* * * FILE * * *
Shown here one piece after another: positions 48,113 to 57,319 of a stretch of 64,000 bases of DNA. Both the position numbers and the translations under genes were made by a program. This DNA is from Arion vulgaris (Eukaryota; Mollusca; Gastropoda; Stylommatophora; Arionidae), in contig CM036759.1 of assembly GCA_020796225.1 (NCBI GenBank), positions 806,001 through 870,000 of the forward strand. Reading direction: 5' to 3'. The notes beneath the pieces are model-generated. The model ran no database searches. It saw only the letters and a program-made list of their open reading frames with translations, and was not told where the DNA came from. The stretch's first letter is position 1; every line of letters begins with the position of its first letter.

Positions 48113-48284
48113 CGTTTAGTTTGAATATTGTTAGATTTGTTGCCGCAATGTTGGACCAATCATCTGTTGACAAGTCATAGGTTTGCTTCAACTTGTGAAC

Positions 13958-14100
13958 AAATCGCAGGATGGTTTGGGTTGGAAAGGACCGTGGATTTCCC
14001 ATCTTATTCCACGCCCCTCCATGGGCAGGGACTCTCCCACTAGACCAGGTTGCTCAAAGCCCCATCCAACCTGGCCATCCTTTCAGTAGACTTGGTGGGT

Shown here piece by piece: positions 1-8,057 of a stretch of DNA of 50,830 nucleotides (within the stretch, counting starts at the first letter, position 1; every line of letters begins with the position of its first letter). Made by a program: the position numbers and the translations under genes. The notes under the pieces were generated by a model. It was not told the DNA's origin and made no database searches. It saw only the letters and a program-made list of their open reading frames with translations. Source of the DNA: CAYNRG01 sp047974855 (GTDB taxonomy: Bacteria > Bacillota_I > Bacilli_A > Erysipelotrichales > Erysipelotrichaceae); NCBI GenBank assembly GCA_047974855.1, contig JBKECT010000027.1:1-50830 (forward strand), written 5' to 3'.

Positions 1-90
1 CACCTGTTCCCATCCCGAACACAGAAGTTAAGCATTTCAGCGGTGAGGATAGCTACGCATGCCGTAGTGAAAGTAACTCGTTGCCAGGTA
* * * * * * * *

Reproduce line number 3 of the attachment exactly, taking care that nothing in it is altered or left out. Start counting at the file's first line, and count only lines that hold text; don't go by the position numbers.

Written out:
48113 CGTTTAGTTTGAATATTGTTAGATTTGTTGCCGCAATGTTGGACCAATCATCTGTTGACAAGTCATAGGTTTGCTTCAACTTGTGAAC